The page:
In spring 2020, the state ended its “tethering” policy, in which patients could only purchase their medicine from a single provider.
After voters approved recreational cannabis in 2020, both the medical program and the adult-use program came under the purview of the Department of Revenue’s newly-formed Cannabis Control Division (CCD). The CCD maintains a website with instructions and FAQs for patients, adult-use customers and providers alike.
Minors are eligible for the medical marijuana program with the consent of a legal guardian and the approval of two physicians.
There are roughly 40,000 patients and just under 400 dispensaries in the state. As of 2020, Montana had the third highest number of dispensaries per capita of all US states, and the city of Missoula has some of the highest dispensary per capita rates of any city in the country.
How to get a medical marijuana card in Montana
Montana residents can apply for a medical marijuana card via the TransAction Portal. They will need to pay a passport-style photo, $20 processing fee, and include a physician’s recommendation in their application.
How much does a medical marijuana card cost in Montana?
A medical marijuana card costs $20 in Montana, and must be renewed annually for $10. Additionally, patients must pay about $150 for a physician’s evaluation as part of their annual application.
Qualifying conditions for medical marijuana in Montana
Roughly 40,000 Montanans have state-issued medical marijuana cards. A physician may recommend the use of medical marijuana for the following conditions:
- Positive status for human immunodeficiency virus, or acquired immune deficiency syndrome when the condition or disease results in symptoms that seriously and adversely affect the patient’s health status
- Cachexia or wasting syndrome
- Severe chronic pain that is persistent pain of severe intensity that significantly interferes with daily activities as documented by the patient’s treating physician
- Intractable nausea or vomiting
- Epilepsy or an intractable seizure disorder
- Multiple sclerosis
- Crohn’s disease
- Painful peripheral neuropathy
- A central nervous system disorder resulting in chronic, painful spasticity or muscle spasms
- Admittance into hospice care
- Post-traumatic stress disorder (PTSD)
Should I keep my Montana medical marijuana card?
Even though all adults can buy marijuana in Montana, medical patients have several incentives to renew their cards.
For one, medical marijuana potency is not capped. Adult-use cannabis cannot contain more than 35% THC.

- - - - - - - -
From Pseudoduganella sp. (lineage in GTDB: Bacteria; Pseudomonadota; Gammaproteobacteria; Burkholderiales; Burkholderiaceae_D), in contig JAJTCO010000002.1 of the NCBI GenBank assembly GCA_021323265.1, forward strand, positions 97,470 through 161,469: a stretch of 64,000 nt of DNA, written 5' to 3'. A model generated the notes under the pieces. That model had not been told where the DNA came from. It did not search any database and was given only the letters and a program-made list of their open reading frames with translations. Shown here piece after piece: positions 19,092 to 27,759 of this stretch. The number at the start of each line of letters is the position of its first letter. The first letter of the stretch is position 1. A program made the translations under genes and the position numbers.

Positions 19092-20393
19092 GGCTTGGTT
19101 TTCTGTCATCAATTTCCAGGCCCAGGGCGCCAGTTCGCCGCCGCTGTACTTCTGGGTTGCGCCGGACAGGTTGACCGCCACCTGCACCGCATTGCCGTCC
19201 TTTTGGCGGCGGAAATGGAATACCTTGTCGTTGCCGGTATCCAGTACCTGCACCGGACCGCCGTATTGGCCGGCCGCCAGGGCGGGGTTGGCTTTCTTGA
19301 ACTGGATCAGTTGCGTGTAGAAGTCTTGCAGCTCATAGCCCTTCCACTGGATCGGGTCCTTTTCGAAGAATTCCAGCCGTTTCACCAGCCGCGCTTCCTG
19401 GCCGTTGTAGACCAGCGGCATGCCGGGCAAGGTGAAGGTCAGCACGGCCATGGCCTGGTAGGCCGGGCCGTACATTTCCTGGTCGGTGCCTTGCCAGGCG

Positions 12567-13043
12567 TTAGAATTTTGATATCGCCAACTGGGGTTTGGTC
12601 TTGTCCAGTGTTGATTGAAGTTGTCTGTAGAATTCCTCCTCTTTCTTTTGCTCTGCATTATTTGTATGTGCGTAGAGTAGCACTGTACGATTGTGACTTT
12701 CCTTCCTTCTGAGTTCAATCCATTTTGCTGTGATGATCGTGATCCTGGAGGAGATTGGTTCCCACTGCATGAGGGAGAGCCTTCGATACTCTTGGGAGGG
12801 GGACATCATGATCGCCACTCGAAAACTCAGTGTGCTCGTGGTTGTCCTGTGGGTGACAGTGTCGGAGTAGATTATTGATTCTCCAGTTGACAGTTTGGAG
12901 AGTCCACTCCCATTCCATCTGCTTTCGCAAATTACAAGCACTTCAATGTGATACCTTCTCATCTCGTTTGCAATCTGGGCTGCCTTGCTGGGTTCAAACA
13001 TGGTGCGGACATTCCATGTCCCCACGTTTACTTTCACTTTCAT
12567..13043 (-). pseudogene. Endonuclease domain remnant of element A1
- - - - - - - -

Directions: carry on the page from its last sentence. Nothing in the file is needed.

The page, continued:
Although tax rates vary from county to county in Montana, medical patients typically pay 4% in taxes, instead of the 23% rate for recreational purchases.
Montana marijuana homegrow laws
Starting Jan. 1, 2021, adults may cultivate up to two mature (flowering) plants at home in Montana, with a maximum of four plants per household.
Medical marijuana patients may cultivate up to four mature plants and four seedlings.
Montana cannabis DUI laws
It’s illegal to drive while under the influence of alcohol, cannabis, or other controlled substances in Montana. According to NORML, “it is a crime to operate a motor vehicle with 5ng/ml or more THC in [your] blood. This prohibition applies to both patients and non-patients alike.”
If a driver refuses a drug test, law enforcement will immediately seize their license. Upon a first refusal of a test, the state will suspend their license for six months with no provision for a restricted probationary license; upon a second or subsequent refusal within 5 years of a previous refusal, as determined from the records of the department, the state will enact a one year with no provision for a restricted probationary license.
Furthermore, Montana law dictates that anyone traveling with marijuana in their car must keep It in its unopened, original packaging and stored outside of the car’s “passenger area;” i.e. locked in a trunk or glove compartment.
Common questions about marijuana legalization in Montana
Is recreational cannabis legal in Montana?
Yes. Montana legalized recreational use in November 2020. Sales began on January 1, 2022.
Is CBD legal in Montana?
Yes, but there’s one big caveat: dispensaries cannot sell smokable hemp. Ironically, other businesses whose employees may not be familiar with the products—gas stations, grocery stores—can continue to do so.
Can my landlord prohibit marijuana growing, possession, and use in my own unit?
Yes and no. The written permission of a landlord is needed to grow cannabis on-premise. But a landlord may prohibit growing, smoking, vaping, and dabbing, citing real or potential property destruction and/or odor nuisance.
Are there places in Montana where marijuana possession remains outlawed?
Yes. Cannabis remains illegal on federal property, including national parks, national forests, reservations, land managed by the US Bureau of Land Management, federal prisons, and all federal buildings and offices regardless of department. Federally subsidized housing units also prohibit all forms of cannabis, including simple possession.
How many recreational dispensaries are in Montana?
Customers can buy marijuana at roughly 400 recreational dispensaries across the state.
This page was last updated on May 12, 2022.
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Post last updated Nov. 4, 2020